Everyone knows the dangers and risks of smoking but this doesn’t make it any easier to quit. Whether you smoke occasionally or you go through multiple packs a day, quitting can be a challenge that not everyone is ready to face.
Understanding what ‘Smoking’ does
Having an addiction to smoking is both physical and psychological. The nicotine contained in tobacco provides a temporary and addictive ‘high’ which can lead to a better chance within withdrawal symptoms, only if you are suddenly to cut it out of your regular routine. Because nicotine causes you to feel good temporarily, your brain will start to associate smoking cigarettes with the elimination of stress and a way to make you feel better if you are feeling stressed or in need of something to make you feel better.
People start smoking as a way to cope with stress, depression, anxiety and sometimes purely because of boredom or as a way to socialise. To effectively quit, you may find that you need to look to different, healthier ways to cope with these feelings. If you smoke regularly, the habit can be ingrained into you as a daily ritual and may start to become an automatic response during certain periods or times of the day.
To effectively quit smoking, you must first address that you have an addiction as well as the habits and routines that come with it. It is possible for anyone to quit, no matter how much or how often they smoke, and with the right support, you can create a plan to kick the addiction. Even if things seem hopeless and you’ve tried to quit before with no luck there is still time and it is never too late to try again.
Tips to Quit Smoking
Create a List of Reasons to Quit
You could start the list with things like ‘it shortens my lifespan’, ‘my family wants to see me healthy’ or ‘it will save me money’ etc. and keep adding to it whenever you come up with another reason until you are completely satisfied. Once you have created this list, keep reverting to it and reminding yourself why you made the decision to give up the habit. When times get tough, and they will, take out the list and read it whenever you need support.
Make Friends With People Who Don’t Smoke
This can be one of the hardest tasks to follow as there are a lot of people who smoke out there. It can also be really tough not to hang around with your friends who do smoke or follow them out when they go for one. You shouldn’t cut these friends off however, you should try and choose times to see them in settings where it is difficult to smoke or you could ask them to smoke away from you.
When you look over at people who are smoking, you should try and dissociate yourselves from them and think of yourself as a non-smoking individual. Try and ingrain into your mind how dirty the habit is and think yourself lucky that you are no longer damaging yourself like they are. Be around people who constantly remind you how good you are doing and who will discourage you from smoking if you are feeling as though you are going to relapse.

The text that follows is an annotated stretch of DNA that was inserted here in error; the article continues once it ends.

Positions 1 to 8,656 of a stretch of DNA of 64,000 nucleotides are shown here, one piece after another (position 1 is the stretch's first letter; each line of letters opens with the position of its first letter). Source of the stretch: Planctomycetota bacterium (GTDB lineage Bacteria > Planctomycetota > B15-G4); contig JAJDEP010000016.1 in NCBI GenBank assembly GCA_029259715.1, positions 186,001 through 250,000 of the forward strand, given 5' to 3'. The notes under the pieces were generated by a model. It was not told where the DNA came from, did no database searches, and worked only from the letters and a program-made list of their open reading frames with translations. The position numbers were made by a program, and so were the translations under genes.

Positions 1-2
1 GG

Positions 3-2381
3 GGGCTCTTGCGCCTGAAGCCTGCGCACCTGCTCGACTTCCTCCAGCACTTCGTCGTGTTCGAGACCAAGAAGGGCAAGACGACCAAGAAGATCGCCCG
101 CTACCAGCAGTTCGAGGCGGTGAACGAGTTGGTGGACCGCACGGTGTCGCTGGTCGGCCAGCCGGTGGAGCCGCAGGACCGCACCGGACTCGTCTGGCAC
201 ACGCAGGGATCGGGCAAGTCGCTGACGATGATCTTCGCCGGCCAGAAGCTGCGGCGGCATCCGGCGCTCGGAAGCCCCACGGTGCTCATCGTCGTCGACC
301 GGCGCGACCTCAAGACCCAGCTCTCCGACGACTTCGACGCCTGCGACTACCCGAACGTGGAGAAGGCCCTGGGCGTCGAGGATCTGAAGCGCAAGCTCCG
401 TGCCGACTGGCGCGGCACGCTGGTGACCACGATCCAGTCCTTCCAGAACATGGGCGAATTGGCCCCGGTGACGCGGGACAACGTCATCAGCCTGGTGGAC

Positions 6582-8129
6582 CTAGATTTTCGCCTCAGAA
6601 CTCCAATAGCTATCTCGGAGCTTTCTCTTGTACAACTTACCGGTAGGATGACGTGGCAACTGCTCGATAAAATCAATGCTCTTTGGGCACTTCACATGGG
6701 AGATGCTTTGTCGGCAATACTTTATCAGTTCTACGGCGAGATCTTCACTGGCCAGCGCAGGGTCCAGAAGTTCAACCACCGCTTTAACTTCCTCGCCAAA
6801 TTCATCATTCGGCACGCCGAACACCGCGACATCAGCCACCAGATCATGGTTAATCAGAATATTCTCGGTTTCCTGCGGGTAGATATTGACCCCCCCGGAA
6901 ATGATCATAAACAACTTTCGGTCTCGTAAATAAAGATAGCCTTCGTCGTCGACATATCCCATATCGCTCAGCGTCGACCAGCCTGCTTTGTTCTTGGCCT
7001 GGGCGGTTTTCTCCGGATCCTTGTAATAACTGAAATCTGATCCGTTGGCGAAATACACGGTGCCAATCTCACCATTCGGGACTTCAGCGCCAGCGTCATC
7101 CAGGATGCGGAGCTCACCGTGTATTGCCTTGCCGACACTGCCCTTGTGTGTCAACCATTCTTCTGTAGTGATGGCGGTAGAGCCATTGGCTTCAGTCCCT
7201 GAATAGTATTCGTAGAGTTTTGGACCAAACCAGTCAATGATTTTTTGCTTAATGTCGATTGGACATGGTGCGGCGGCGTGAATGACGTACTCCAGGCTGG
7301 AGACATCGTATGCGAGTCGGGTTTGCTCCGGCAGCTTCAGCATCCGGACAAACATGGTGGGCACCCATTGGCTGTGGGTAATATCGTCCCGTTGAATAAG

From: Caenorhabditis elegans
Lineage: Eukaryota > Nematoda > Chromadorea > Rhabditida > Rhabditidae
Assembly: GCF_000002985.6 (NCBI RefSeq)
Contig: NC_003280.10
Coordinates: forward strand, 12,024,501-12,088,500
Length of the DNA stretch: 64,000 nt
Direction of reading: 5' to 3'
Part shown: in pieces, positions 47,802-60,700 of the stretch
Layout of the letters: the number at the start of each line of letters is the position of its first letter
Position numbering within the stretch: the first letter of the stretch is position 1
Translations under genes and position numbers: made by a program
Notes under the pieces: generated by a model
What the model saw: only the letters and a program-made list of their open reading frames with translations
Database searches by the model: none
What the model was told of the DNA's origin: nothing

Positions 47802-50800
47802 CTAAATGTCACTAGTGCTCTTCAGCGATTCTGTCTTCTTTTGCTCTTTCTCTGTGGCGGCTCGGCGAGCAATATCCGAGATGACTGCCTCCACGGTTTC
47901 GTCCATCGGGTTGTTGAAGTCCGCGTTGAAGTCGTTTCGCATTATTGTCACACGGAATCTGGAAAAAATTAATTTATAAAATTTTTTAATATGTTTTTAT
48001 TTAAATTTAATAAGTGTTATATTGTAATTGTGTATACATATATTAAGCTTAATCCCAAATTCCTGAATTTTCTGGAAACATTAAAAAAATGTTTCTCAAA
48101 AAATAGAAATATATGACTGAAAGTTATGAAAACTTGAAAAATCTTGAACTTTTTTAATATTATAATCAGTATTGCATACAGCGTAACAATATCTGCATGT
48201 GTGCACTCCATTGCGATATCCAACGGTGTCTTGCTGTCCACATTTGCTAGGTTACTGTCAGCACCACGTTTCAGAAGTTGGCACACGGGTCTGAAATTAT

Make a Plan to Quit
Make a promise to yourself, set a date for when you want to quit by and stick to it religiously. Start by cutting down little by little until you start to notice that you don’t need as many cigarettes as you once did. Keep cutting down until you completely stop, once you do you should make sure that you don’t sneak in a cigarette every now and then as this can lead to a full relapse and then you are back at square one.
Identify When You Get Cravings
Certain things and certain places can cause you to crave cigarettes. This can be anything from waking up in the morning to going outside, make sure that when you do get a craving you identify it and jot it down somewhere so you don’t forget. Cravings can last up to five minutes, so, make a list of things you could be doing in those five minutes instead so that you have something in place to replace cigarettes as a temporary pleasure.
You should seek support from friends, family or if you feel like you need professional support you shouldn’t be scared to ask. If you know of others in your family or friend group that want to quit you should suggest that you try quitting together so that you have someone who is going through the same experience to rely on.
There is support available from your local stop smoking service at all times. You are up to four times more likely to quit if you seek expert help and advice so don’t be afraid to call the NHS Smokefree helpline which is 0300 123 1044. They are open Monday to Friday, 9 AM to 8 PM and Saturday to Sunday, 11 AM to 4 PM.
Consider Changing Your Diet
Some studies have found that some foods, which include meat, can make cigarettes feel more satisfying. This is especially true if you regularly smoke after having a meal or eating your favourite foods.
Other foods, like cheese, fruit and vegetables can actually make cigarettes taste worse and make them less satisfying. Try and swap your meals where you can for vegetarian options and try and stick to foods that help you hate having a cigarette afterwards. This simple fix can do wonders and soon enough you might end up finding that you don’t even want a cigarette at all.
You might also want to consider changing your routine at or after mealtimes. By keeping yourself occupied doing the dishes or settling down and watching TV you may find that you o longer need to go out for a smoke as often or at all.